Open to faculty and graduate students at five area universities, Milwaukee’s I-Corps program links business mentors with academic participants to investigate the prospect of commercializing a research idea.
Funded by the National Science Foundation (NSF), the Southeastern Wisconsin I-Corps Site fosters commercialization of applied academic research and faculty/student innovation. Through UWM, accepted teams are able to learn the art of customer discovery and link them to sources of early-stage funding.
Teams are composed of three members who can be students, post-docs, staff, faculty, alumni, or members of the local entrepreneurial community. See below:
- Entrepreneurial Lead (EL) is a faculty member, post-doc scholar, a student, professional staff, or alum of one of the partnering academic institutions with relevant knowledge of the technology and a deep commitment to investigate the commercial landscape surrounding the innovation.
- Academic Lead (AL) is responsible for overall project management. The AL will typically have an academic appointment that would normally qualify the AL to submit proposals or play the role of a PI in subsequent submissions to NSF.
- Mentor is an experienced or emerging entrepreneur wit experience in transitioning technology out of academic labs. The Mentor will be responsible for guiding the team forward and tracking progress.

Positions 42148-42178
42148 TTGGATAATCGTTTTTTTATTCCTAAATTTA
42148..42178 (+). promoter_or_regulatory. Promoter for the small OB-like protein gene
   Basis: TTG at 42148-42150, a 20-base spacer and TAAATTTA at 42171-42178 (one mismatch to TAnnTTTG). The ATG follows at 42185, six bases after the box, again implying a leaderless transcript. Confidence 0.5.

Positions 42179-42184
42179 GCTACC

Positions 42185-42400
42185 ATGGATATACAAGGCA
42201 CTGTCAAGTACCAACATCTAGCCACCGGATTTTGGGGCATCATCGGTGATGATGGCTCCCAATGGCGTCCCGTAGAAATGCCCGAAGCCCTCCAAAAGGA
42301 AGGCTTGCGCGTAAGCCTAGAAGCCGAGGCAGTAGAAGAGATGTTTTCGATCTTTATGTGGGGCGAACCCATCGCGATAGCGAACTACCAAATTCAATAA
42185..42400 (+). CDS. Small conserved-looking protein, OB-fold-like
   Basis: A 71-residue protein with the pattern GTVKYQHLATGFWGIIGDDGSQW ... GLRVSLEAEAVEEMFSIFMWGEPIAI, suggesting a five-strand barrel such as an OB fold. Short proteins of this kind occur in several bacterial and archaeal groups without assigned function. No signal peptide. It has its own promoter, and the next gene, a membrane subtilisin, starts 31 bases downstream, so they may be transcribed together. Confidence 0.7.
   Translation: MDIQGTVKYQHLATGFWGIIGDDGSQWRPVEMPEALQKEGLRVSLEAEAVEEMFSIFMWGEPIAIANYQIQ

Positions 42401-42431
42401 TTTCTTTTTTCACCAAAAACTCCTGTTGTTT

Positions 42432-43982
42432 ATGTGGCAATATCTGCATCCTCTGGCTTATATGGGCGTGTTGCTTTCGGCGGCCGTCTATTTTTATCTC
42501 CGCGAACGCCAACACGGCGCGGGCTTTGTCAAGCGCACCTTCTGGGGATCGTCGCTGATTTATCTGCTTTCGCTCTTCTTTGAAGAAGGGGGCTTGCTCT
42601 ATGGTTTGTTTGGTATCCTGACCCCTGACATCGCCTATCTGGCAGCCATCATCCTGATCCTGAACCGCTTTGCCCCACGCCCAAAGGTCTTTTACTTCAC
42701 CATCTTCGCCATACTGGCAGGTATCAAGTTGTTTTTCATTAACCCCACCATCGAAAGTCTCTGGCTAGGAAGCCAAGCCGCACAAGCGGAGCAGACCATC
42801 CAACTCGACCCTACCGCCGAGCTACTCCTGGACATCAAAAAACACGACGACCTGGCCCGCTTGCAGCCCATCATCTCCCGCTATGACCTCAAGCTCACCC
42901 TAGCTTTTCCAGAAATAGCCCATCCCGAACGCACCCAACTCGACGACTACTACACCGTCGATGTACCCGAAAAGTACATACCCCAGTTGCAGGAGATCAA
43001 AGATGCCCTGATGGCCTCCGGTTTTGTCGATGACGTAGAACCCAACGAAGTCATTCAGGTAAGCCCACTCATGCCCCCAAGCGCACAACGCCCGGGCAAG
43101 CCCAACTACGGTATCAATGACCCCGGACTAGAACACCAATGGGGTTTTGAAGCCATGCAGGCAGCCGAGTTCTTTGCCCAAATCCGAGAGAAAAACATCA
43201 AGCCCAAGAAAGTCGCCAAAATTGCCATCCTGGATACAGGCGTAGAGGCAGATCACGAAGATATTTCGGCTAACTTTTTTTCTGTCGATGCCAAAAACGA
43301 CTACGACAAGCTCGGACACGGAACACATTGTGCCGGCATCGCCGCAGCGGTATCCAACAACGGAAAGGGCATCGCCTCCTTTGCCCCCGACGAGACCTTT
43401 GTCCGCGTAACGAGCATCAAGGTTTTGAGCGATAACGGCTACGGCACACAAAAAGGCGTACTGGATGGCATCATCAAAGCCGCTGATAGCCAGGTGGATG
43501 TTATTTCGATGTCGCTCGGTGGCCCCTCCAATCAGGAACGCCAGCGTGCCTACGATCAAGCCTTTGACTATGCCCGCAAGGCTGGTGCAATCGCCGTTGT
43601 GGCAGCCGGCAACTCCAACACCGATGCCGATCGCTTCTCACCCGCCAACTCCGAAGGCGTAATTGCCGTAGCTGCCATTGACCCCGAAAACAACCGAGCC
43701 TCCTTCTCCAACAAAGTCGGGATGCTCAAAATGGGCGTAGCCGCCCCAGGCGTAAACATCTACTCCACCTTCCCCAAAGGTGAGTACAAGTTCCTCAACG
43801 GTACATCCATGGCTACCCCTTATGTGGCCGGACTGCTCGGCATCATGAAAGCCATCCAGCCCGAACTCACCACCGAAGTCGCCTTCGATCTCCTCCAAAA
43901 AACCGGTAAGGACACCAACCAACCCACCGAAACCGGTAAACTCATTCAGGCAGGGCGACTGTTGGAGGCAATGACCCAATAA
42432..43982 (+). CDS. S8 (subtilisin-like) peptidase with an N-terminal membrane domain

Deadline to apply: Rolling applications for summer/fall cohorts
“Through I-Corps you conduct many interviews with potential clients. You try to figure out what the problem is in a quantifiable and objective fashion. Having done that, you are better prepared to build a product.” -Dave ClarkEnglish professor Dave Clark, who works as a writing consultant for a dozen Wisconsin companies, is developing customizable software to guide workers who are not professional writers through the writing process so they can competently produce documents like proposals and reports. With help from the UWM-led Milwaukee I-Corps program, he founded Responsive Writing Solutions LLC. Now he has a $50,000 grant through the national I-Corps program.